If BYU's Honor Code so effectively reduces sexual assaults (as well as unplanned pregnancies, STDs, drug overdoses, drunk driving, alcohol poisoning, etc.), why doesn't every university in the country adopt a similar code? Obviously, because people like to drink, and wouldn't be willing to commit to BYU-style restrictions, even if it would drastically reduce the incidence of sexual assault. Let's keep that in mind as voices from mainstream American culture criticize the Honor Code.

Solutions
      This article from By Common Consent makes an excellent point about how some of the most problematic aspects of religion can be the very same things that are its greatest benefits. So how do we address the problems caused by the Honor Code without sacrificing its benefits? Lots of people suggest an amnesty clause: if you report a sexual assault, you won't be investigated or punished for any Honor Code violations you were committing at the time of the assault. The only problem with such a policy is that it creates an incentive to falsify claims of sexual assault. Very few reported sexual assaults are fabricated, but at BYU, where drinking tea can jeopardize your academic standing, there might be more occasions in which the free pass would be tempting. I still doubt it—very few people are sadistic enough to ruin an innocent person's life, especially out of mere concern that they might get caught. Presumably, amnesty would not apply to violations discovered before the assault was reported. On the other hand, as a prosecutor, I know the policy would have complications in the courtroom. The attorneys defending an accused sexual assailant would highlight the victim's supposed incentive to falsify her story. Even if such an argument were baseless, it would make it more difficult to convince a jury that the accused is guilty beyond a reasonable doubt.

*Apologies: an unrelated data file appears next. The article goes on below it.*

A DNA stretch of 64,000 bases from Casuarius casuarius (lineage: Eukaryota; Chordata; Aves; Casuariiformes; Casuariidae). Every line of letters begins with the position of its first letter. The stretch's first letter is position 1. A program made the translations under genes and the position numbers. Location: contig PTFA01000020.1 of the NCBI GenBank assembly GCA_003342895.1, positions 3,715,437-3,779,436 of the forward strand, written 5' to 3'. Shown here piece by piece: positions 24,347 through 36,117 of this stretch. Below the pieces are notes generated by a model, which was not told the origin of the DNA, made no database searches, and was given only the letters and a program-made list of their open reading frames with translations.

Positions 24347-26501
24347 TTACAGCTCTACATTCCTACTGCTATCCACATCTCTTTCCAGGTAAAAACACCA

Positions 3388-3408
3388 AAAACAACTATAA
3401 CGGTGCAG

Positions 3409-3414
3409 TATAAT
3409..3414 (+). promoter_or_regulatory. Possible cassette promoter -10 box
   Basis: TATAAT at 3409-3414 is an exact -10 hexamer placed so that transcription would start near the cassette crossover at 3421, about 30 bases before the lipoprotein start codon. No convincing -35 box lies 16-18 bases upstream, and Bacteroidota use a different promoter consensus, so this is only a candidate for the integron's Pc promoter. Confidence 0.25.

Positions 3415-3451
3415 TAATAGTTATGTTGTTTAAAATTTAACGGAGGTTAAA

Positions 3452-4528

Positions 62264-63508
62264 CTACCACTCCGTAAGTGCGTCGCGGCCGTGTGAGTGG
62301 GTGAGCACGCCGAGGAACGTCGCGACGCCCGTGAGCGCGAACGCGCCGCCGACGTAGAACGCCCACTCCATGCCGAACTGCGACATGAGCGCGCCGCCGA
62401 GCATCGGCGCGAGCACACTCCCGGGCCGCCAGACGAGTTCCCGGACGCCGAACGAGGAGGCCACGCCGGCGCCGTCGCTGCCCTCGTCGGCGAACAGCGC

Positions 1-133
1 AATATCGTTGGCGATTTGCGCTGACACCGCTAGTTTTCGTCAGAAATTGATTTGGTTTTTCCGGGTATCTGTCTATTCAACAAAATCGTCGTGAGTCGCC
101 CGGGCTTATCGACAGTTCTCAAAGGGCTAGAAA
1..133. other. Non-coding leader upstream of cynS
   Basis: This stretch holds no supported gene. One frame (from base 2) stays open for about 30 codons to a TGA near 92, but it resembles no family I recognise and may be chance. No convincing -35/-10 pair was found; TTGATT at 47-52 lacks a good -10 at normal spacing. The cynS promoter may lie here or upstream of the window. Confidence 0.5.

In summary
BYU's unique Honor Code, and the campus culture it fosters, has resulted in a far lower incidence of sexual assault than at most American universities. But if a BYU student violates the Honor Code (e.g., by drinking or engaging in consensual extramarital relations) and is sexually assaulted, reporting the assault could get the victim punished for her own violations. This discourages victims from reporting, and is a problematic policy that needs to be changed.

2 comments:

Anonymous said...

So, what would you propose then?

Travis Brinton said...

I'm not sure I know what would be best. My thought right now is that despite the downsides, an amnesty clause would make the most sense. It would probably have a caveat that it only applies to violations discovered as a result of the victim's report. It would grant amnesty to such violations regardless of whether the victim reported the attack to the university or the local authorities. It would work essentially the same as testimonial immunity in the criminal justice system.

If the university claimed that it had an independent source of information on the violation, it would need to be able to show that the information was truly independently obtained. Perhaps the victim would have a right to appeal to some third-party arbitrator who would decide whether it agreed that the university didn't rely on the report to learn of the violation. The Honor Code Office would probably benefit from some process like that and a little more transparency. But now it's getting into all the little details of implementation that would have to be worked out.